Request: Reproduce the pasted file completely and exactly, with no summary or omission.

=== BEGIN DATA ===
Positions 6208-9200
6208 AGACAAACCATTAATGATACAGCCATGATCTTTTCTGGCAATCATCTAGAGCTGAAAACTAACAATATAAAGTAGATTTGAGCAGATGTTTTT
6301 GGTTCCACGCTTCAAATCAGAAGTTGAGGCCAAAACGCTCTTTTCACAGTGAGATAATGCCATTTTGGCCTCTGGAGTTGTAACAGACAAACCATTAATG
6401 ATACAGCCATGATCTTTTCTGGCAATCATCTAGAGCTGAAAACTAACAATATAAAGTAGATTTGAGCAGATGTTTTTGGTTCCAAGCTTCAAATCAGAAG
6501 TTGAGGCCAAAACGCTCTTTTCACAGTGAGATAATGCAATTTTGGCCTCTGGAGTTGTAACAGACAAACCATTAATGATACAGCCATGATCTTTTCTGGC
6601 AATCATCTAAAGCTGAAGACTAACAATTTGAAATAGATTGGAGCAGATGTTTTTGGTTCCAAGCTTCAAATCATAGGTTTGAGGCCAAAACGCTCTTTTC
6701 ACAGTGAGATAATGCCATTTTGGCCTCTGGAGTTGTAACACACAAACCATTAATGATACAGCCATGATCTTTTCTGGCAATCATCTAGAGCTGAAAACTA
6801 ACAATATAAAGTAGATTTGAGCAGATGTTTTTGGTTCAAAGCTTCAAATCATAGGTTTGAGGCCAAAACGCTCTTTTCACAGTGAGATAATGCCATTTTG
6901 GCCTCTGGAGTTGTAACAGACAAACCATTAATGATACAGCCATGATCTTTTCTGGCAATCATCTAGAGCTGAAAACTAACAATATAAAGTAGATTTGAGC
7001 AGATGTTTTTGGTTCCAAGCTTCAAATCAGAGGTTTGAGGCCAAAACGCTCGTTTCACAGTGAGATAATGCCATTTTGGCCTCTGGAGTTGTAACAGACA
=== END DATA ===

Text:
Positions 6208-9200
6208 AGACAAACCATTAATGATACAGCCATGATCTTTTCTGGCAATCATCTAGAGCTGAAAACTAACAATATAAAGTAGATTTGAGCAGATGTTTTT
6301 GGTTCCACGCTTCAAATCAGAAGTTGAGGCCAAAACGCTCTTTTCACAGTGAGATAATGCCATTTTGGCCTCTGGAGTTGTAACAGACAAACCATTAATG
6401 ATACAGCCATGATCTTTTCTGGCAATCATCTAGAGCTGAAAACTAACAATATAAAGTAGATTTGAGCAGATGTTTTTGGTTCCAAGCTTCAAATCAGAAG
6501 TTGAGGCCAAAACGCTCTTTTCACAGTGAGATAATGCAATTTTGGCCTCTGGAGTTGTAACAGACAAACCATTAATGATACAGCCATGATCTTTTCTGGC
6601 AATCATCTAAAGCTGAAGACTAACAATTTGAAATAGATTGGAGCAGATGTTTTTGGTTCCAAGCTTCAAATCATAGGTTTGAGGCCAAAACGCTCTTTTC
6701 ACAGTGAGATAATGCCATTTTGGCCTCTGGAGTTGTAACACACAAACCATTAATGATACAGCCATGATCTTTTCTGGCAATCATCTAGAGCTGAAAACTA
6801 ACAATATAAAGTAGATTTGAGCAGATGTTTTTGGTTCAAAGCTTCAAATCATAGGTTTGAGGCCAAAACGCTCTTTTCACAGTGAGATAATGCCATTTTG
6901 GCCTCTGGAGTTGTAACAGACAAACCATTAATGATACAGCCATGATCTTTTCTGGCAATCATCTAGAGCTGAAAACTAACAATATAAAGTAGATTTGAGC
7001 AGATGTTTTTGGTTCCAAGCTTCAAATCAGAGGTTTGAGGCCAAAACGCTCGTTTCACAGTGAGATAATGCCATTTTGGCCTCTGGAGTTGTAACAGACA